Collecting harakeke seeds

Ecosourcing native plants

Collecting seed and eco-sourcing

What is eco-sourcing?

Eco-sourcing is where seeds are collected from naturally growing plants in the area surrounding the planting site and from places which match its climatic and environmental conditions.

Why do we eco-source?

There are lots of reasons for why we eco-source such as preserving local plant communities, not changing evolutionary trajectories of species, not impacting on local natural vegetation (i.e. by increasing hybridism) and not confusing things for research or taxonomy in the future. It’s important that records are kept of what we plant, where it’s planted, and where the seed was originally collected from so that future conservationists and land managers understand what has happened in the past.

Seed collection guidelines

Seed collection guidelines are important to follow so that we preserve the genetic diversity of a population. We can’t see genetic diversity, so we have to use seed collection techniques that maximise the chance we are collecting a wide range of genetic diversity within a species. Auckland Council has detailed Seed Collection Guidelines for you to use.

Why is genetic diversity important in restoration plantings?

Genetic diversity within a species helps organisms cope with environmental variability such as droughts, exposure, pests, diseases and climate change. Genetic diversity provides potential for future survival of the species and affects future opportunities for the species to evolve.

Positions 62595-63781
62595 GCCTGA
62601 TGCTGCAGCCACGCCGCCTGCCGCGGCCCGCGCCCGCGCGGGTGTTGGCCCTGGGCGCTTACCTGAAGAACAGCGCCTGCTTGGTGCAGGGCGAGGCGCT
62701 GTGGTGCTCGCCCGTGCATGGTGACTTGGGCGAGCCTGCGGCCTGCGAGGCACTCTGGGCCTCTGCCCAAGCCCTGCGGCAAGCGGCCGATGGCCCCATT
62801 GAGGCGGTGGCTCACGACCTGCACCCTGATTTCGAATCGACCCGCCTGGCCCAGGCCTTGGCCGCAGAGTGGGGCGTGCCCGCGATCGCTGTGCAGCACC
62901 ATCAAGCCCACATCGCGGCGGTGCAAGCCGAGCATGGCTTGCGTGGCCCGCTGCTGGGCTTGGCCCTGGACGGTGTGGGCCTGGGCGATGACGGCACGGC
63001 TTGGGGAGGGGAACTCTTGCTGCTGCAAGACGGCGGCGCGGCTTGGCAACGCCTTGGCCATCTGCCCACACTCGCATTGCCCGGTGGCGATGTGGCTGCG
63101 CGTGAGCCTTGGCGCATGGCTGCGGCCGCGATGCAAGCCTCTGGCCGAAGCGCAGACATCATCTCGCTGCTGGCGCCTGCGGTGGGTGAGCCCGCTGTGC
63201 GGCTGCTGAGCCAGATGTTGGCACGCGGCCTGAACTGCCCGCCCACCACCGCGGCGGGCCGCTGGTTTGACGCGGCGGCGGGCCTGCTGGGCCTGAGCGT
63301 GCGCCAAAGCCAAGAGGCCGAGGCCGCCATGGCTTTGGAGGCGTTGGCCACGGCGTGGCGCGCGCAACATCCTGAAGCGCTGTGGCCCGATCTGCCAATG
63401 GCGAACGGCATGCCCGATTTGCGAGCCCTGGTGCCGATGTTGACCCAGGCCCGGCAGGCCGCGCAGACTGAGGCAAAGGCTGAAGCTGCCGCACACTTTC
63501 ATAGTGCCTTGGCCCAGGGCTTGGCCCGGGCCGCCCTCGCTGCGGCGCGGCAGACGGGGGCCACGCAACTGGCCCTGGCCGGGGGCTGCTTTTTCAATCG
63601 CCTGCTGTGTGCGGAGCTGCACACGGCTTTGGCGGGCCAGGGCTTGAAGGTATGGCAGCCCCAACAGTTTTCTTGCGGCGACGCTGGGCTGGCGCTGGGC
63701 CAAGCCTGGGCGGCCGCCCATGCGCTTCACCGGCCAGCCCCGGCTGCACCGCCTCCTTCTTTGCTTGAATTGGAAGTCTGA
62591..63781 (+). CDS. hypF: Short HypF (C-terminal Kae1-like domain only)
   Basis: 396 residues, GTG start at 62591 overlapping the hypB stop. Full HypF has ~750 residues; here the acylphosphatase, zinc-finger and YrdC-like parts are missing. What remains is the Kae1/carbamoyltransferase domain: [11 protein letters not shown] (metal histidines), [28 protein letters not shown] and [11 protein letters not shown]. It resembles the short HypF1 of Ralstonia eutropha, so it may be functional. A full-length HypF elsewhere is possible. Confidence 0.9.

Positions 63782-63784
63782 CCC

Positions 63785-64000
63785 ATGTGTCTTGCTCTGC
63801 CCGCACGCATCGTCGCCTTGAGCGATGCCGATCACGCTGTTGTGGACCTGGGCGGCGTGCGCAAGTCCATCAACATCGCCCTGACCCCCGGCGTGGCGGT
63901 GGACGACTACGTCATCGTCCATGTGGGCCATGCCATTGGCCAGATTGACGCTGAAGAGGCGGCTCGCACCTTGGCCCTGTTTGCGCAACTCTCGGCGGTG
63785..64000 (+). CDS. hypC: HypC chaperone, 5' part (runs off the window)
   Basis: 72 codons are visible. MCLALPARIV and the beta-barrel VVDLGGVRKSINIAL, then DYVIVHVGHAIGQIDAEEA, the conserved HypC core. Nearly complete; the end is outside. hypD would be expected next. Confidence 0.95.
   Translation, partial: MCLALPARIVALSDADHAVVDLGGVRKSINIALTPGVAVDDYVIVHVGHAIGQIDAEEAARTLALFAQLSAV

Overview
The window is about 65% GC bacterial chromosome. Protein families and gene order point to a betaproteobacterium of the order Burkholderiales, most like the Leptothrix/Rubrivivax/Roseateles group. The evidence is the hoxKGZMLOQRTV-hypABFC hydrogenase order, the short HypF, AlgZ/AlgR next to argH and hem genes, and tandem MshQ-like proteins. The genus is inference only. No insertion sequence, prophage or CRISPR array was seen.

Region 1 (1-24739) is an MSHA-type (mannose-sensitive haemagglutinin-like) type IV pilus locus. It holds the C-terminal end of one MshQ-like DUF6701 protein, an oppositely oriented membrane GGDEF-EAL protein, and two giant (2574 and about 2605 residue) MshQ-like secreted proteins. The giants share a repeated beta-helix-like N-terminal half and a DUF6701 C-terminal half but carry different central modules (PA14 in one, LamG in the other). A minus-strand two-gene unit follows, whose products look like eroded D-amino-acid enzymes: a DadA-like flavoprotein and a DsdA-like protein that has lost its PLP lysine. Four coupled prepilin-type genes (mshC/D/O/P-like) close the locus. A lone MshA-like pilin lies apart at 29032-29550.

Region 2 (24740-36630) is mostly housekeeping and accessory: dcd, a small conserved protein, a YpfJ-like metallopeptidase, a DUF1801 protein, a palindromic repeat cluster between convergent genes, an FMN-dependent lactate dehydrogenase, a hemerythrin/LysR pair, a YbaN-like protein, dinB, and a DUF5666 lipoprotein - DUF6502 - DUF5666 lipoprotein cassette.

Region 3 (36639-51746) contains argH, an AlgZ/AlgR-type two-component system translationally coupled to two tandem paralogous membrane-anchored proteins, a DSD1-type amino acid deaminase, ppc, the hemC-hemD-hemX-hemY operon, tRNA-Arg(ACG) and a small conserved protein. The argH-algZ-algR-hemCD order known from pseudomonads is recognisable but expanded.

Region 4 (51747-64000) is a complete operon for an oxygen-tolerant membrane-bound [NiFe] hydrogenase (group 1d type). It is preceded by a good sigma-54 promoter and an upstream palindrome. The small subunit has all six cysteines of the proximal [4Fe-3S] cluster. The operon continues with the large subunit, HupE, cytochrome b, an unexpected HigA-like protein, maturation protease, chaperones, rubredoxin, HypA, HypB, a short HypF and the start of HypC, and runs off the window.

Key points when seed collecting for restoration projects:

  • Ensure you have land owner permission to collect
  • Be confident with your plant identification
  • Collect as close as possible to the planting site
  • Collect from at least 50 individuals
  • Take no more than 10% of the available seed on an individual plant
  • Ensure seed is ripe before collecting. You can tell this from a colour change in fruit or seed coat, seeds rattling or seed has started to naturally disperse. You can also do a cut test to check the inside of the seed
  • Only collect seed from the plant, never from the ground
  • Record details of your collection on the bag
  • Store dry seed and capsules in a paper bag and fleshy fruit in a plastic bag
  • If you are interested in growing threatened species, seek council advice early in your planning

For more information on eco-sourcing visit here.